To ensure the effective and satisfying process of care, the utilization of different methodologies appropriate for a particular situation is a due. Motivational Interviewing (MI) is considered an evidence-based approach to behavior change utilized by advanced practice nurses (Miller & Moyers, 2017). This essay will examine the concept of MI, discuss steps it involves, explain its implementation while working as a nurse, outline the difference between internal and external motivation, and reveal its impact on someone’s willingness to change behavior.
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Discussion of Motivational Interviewing
It is necessary to provide a comprehensive definition of the concept to ensure its correct understanding. Motivational Interviewing is a goal-oriented style of communication that pays particular attention to potential changes and focuses on strengthening personal motivation for a particular achievement by exploring an individual’s reasons and atmosphere of acceptance and comparison (Miller & Moyers, 2017). MI promotes a unique way of being with people that is based on the following four principles: partnership, evocation, acceptance, and comparison (Miller & Moyers, 2017). At the same time, the core skills and techniques utilized within the MI process are open questions, affirmation of strengths, efforts, and success, reflections, summarizing, attending to the language of change, and information exchange.
There are four steps of MI, also called “fundamental processes,” which are engaging, focusing, evoking, and planning. The first is intended to establish efficient working relationships through active listening and reflection (Miller & Moyers, 2017). The second is necessary for focusing on a particular agenda based on a client’s experience and a practitioner’s expertise. The third assists in building particular reasons for change, considering personal ideas and motivations (Miller & Moyers, 2017). The fourth explores the methods of achieving the desired changes.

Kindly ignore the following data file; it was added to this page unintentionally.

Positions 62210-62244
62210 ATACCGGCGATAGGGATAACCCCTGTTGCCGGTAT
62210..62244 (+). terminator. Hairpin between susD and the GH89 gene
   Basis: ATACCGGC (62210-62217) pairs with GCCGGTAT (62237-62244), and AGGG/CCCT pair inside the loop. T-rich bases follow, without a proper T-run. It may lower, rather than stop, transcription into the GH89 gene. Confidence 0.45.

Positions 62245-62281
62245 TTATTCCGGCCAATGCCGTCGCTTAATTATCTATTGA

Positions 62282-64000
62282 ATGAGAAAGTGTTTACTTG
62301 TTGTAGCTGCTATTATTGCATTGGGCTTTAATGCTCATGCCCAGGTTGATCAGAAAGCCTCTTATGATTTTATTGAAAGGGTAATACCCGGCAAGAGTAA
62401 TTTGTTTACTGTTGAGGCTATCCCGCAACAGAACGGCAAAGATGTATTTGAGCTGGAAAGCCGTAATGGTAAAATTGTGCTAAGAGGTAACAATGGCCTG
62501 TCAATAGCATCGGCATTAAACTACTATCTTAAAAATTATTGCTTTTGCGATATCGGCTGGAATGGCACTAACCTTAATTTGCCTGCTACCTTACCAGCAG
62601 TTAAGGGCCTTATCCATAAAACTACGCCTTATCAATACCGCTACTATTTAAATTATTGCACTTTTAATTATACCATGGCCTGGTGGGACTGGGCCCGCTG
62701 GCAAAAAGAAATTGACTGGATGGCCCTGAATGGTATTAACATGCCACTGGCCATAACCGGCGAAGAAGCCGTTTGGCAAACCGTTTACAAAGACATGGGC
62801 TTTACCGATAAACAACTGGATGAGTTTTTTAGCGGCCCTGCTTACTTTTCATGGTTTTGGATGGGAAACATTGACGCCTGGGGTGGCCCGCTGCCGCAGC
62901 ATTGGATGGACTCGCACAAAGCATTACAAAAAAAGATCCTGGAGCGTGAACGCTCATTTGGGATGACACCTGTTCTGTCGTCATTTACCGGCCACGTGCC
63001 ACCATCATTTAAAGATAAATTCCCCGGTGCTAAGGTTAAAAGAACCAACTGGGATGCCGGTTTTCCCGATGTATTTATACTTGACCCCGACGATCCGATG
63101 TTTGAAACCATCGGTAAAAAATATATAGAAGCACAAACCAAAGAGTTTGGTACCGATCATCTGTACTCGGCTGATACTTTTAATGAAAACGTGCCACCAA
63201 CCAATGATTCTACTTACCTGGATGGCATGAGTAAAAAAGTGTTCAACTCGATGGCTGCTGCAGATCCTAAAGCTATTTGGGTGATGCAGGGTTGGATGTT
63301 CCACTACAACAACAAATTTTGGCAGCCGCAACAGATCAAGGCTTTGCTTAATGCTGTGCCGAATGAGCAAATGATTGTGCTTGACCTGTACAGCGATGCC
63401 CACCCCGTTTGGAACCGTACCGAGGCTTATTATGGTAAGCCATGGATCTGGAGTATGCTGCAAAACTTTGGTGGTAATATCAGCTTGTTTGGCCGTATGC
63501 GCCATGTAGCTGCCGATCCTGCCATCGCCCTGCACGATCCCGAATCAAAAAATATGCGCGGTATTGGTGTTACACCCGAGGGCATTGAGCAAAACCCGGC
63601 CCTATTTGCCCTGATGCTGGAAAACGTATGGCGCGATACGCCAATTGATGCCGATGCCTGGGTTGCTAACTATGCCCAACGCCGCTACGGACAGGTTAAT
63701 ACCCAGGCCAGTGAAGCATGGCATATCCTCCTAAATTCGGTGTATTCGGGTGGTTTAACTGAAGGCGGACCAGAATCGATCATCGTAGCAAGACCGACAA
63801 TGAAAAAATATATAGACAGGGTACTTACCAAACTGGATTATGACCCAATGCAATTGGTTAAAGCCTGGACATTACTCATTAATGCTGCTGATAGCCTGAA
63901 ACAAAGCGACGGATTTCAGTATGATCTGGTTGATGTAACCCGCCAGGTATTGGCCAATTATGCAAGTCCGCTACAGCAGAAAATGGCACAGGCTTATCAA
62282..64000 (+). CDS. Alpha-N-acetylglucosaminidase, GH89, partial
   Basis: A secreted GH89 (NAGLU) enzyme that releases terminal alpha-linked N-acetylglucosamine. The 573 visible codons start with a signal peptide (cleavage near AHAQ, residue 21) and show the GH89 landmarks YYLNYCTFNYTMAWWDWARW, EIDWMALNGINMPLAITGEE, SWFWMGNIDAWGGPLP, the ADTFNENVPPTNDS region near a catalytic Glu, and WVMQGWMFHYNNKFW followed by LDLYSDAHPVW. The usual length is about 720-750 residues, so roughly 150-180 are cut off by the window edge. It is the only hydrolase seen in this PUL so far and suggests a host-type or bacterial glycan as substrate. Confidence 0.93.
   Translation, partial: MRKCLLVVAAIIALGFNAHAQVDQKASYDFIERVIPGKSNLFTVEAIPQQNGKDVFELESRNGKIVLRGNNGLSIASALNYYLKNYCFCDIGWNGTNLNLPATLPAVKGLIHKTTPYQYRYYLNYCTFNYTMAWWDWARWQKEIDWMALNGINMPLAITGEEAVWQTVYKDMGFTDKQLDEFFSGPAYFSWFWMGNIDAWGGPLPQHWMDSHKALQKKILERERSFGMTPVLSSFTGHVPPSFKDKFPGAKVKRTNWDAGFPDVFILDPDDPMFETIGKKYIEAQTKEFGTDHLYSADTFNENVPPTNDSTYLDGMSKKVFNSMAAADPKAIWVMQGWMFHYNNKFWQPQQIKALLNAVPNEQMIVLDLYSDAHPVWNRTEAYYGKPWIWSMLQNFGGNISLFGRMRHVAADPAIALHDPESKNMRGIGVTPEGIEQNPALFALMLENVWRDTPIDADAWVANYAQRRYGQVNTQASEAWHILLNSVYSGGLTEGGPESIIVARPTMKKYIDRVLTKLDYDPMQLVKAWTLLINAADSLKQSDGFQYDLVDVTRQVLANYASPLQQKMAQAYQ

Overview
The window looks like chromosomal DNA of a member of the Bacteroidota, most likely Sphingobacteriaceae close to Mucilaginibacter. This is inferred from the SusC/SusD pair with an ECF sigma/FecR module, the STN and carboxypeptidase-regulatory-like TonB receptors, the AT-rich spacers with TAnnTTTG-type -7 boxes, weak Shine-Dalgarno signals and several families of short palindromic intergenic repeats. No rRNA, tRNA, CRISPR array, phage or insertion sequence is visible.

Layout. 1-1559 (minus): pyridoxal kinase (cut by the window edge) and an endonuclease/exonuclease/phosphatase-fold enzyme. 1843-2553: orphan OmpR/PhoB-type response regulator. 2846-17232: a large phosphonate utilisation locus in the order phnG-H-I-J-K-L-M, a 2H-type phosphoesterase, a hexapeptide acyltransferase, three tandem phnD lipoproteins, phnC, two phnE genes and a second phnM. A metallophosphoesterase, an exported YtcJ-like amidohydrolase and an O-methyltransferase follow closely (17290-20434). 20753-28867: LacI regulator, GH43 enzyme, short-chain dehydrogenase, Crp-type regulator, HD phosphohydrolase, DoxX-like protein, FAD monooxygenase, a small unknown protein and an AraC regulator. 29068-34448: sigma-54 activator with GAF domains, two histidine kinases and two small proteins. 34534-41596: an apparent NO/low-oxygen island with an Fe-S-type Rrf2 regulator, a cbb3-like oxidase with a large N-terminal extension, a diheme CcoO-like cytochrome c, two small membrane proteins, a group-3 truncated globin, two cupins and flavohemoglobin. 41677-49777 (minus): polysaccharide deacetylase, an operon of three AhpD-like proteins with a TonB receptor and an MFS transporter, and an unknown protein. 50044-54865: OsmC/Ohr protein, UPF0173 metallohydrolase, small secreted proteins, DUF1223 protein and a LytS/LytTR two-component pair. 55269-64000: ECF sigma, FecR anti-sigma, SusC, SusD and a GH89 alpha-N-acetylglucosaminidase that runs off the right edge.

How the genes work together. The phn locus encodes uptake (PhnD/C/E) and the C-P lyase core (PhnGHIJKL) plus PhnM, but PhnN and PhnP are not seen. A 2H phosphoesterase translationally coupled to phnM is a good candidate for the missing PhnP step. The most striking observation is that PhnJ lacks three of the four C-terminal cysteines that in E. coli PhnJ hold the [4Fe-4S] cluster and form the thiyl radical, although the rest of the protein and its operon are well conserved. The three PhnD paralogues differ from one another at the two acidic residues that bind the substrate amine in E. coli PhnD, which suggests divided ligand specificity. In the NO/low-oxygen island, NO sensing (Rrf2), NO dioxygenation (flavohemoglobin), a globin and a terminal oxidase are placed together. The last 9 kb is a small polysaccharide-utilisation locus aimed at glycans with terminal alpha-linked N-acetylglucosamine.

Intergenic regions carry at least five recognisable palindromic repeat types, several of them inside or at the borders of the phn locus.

I am confident that MI is a necessary aspect of nursing practice as it enables addressing the issues related to a patient’s insecurities present. After I graduate, I will utilize the concept to achieve effective communication with a client. I am also intended to assist people in situations when they have mixed feelings about change, doubt their abilities, and are uncertain about whether they need and want a change.
The Difference Between Internal and External Motivation
Internal and external motivation both are referred to a willingness to accomplish a goal or achieve a change. However, there is a clear difference between these two definitions. The first implies that type of motivation that comes within an individual and is determined by their own values and goals (Miller & Moyers, 2017). Respectively, the second one means a desire to attain goals that comes from outside of an individual.
It is possible to discuss the two above-mentioned concepts from a perspective of their impact on someone’s willingness to change behavior. Internal motivation is known to be effective for staying academically motivated, as it is focused on the desire to increasing a personal value by improving skills and abilities. Simultaneously, External motivation is more complicated to maintain as areas where only ulterior reasons are presented are known to be difficult to be interested in for an extended period.
It is possible to consider Motivational Interviewing as an effective method of increasing a client’s willingness to change behavior while addressing all insecurities related. It consists of four steps: engaging, focusing, evoking, and planning, and includes consideration of both external and internal reasons for achieving a change. I am intended to utilize the concept after my graduation to make a client more willing to change their behavior and ensure the efficiency of the process.
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Miller, W.R. & Moyers T.B. (2017) Motivational Interviewing and the clinical science of Carl Rogers. Journal of Consulting and Clinical Psychology, 85(8), 757-766.